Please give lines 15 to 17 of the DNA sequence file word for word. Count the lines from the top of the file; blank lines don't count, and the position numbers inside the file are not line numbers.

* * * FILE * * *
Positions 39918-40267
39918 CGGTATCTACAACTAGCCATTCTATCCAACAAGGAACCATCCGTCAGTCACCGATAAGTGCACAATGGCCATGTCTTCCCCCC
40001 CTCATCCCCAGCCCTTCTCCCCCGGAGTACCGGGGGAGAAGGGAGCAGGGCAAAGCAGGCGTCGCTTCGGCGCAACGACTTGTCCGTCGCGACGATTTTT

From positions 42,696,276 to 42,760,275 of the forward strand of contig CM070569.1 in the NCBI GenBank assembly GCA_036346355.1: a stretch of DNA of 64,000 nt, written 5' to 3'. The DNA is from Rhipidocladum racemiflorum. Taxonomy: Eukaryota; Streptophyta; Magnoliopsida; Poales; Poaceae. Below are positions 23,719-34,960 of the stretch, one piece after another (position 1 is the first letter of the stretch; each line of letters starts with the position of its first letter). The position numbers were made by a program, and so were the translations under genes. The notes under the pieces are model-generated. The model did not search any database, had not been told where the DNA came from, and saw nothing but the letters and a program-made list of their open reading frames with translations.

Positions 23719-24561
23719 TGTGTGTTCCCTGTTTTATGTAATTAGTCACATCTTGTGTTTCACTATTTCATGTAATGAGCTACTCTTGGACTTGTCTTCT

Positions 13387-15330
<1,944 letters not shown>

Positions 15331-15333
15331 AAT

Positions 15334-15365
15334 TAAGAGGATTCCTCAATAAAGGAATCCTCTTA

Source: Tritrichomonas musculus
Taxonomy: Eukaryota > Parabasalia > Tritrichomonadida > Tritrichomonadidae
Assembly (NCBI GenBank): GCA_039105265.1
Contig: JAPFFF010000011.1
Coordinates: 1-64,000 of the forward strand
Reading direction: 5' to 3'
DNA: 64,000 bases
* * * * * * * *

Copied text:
Assembly (NCBI GenBank): GCA_039105265.1
Contig: JAPFFF010000011.1
Coordinates: 1-64,000 of the forward strand